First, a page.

A group of researchers from Taiwan compared the effects of endoscopic injection with fibrin sealant versus epinephrine for the arrest of peptic ulcer bleeding.
Between December 1998 and July 2000, 51 patients with active bleeding or nonbleeding visible vessels entered the trial.
The clinical parameters were comparable between both groups.
In the epinephrine group (n = 25), the investigators injected 5 to 10 ml of 1:10,000 epinephrine, surrounding the bleeder.
In the fibrin sealant group (n = 26), 4 ml of fibrin sealant was injected, surrounding the bleeder.
| Rebleeding almost 4-times more likely in epinephrine group than in fibrin sealant group.
| Journal of Clinical Gastroenterology |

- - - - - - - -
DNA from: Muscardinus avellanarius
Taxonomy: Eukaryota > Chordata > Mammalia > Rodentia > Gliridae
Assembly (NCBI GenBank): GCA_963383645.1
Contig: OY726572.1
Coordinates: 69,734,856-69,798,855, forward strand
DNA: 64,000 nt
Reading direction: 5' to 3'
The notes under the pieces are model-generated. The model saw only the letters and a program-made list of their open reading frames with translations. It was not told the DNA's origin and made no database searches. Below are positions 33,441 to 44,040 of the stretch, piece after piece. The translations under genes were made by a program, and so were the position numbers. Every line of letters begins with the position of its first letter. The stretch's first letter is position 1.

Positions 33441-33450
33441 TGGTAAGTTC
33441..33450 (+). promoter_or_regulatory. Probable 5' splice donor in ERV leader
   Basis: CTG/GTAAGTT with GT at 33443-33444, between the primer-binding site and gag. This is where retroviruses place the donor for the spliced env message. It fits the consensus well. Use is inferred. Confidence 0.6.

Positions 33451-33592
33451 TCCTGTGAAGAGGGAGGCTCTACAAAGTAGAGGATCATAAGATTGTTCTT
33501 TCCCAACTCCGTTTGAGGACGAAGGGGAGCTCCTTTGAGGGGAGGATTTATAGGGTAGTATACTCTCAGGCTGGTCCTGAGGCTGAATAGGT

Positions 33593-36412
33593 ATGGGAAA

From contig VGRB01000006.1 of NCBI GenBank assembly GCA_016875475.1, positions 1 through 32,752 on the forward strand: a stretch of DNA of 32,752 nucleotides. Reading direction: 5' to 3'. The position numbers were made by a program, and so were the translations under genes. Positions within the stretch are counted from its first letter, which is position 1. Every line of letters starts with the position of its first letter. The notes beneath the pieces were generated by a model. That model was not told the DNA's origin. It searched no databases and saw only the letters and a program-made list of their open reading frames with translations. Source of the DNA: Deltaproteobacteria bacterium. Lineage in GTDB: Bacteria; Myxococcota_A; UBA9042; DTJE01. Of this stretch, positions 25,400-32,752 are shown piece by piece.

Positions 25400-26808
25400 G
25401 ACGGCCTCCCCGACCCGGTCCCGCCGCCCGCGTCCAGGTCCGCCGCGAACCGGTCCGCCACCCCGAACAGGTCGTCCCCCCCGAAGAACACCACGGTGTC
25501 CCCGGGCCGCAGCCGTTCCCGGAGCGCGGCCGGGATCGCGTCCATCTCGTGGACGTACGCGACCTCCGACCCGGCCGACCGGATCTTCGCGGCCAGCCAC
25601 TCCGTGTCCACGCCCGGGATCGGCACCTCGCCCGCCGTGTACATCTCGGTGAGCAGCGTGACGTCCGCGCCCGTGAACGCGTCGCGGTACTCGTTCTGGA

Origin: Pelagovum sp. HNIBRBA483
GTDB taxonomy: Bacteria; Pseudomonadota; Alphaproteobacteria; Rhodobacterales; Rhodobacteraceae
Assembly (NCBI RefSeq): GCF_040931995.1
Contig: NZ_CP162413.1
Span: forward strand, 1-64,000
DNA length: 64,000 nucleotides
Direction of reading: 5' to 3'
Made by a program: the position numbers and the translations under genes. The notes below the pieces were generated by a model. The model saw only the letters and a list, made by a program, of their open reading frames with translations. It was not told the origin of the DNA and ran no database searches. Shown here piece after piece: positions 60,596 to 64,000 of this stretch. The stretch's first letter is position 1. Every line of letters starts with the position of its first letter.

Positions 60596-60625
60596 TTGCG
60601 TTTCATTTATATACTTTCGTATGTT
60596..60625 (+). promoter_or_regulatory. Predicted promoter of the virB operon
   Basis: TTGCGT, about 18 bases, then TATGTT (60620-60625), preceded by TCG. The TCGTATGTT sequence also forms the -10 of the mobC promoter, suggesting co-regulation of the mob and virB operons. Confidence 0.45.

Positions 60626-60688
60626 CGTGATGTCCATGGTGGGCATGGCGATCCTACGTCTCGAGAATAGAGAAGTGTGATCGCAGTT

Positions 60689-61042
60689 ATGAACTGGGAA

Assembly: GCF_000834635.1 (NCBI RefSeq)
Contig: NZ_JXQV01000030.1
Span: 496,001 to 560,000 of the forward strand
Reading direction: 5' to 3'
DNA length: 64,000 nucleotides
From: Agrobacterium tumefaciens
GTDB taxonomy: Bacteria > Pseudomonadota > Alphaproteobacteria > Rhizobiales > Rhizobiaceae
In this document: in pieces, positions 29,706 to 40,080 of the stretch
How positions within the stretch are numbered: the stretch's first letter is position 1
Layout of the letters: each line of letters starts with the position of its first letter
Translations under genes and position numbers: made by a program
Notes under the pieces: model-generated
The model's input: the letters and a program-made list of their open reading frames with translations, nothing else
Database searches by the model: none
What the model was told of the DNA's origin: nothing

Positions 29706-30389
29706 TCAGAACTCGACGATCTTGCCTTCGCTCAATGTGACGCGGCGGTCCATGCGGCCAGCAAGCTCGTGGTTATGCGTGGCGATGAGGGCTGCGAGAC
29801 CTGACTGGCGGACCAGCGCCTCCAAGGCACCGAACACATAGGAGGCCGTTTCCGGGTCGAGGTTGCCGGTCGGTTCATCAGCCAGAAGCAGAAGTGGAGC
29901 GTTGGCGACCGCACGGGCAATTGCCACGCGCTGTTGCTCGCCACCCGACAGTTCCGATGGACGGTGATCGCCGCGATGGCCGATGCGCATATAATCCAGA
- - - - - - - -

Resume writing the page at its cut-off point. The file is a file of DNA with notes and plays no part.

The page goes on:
Initial hemostasis was obtained in all enrolled patients.
Rebleeding was more common in the epinephrine group than in the fibrin sealant group (56% vs 15% on the intention-to-treat basis, and 58% vs 17% on the per protocol basis, respectively).
Volume of blood transfusion, number of surgeries, hospital stay, and number of deaths were similar between both groups.
Dr Hwai-Jeng Lin, from Taipei, Taiwan, concluded on behalf of fellow colleagues, "Fibrin sealant injection is more effective in preventing rebleeding than epinephrine after endoscopic therapy.
"However, this study showed no difference in outcomes with either therapy."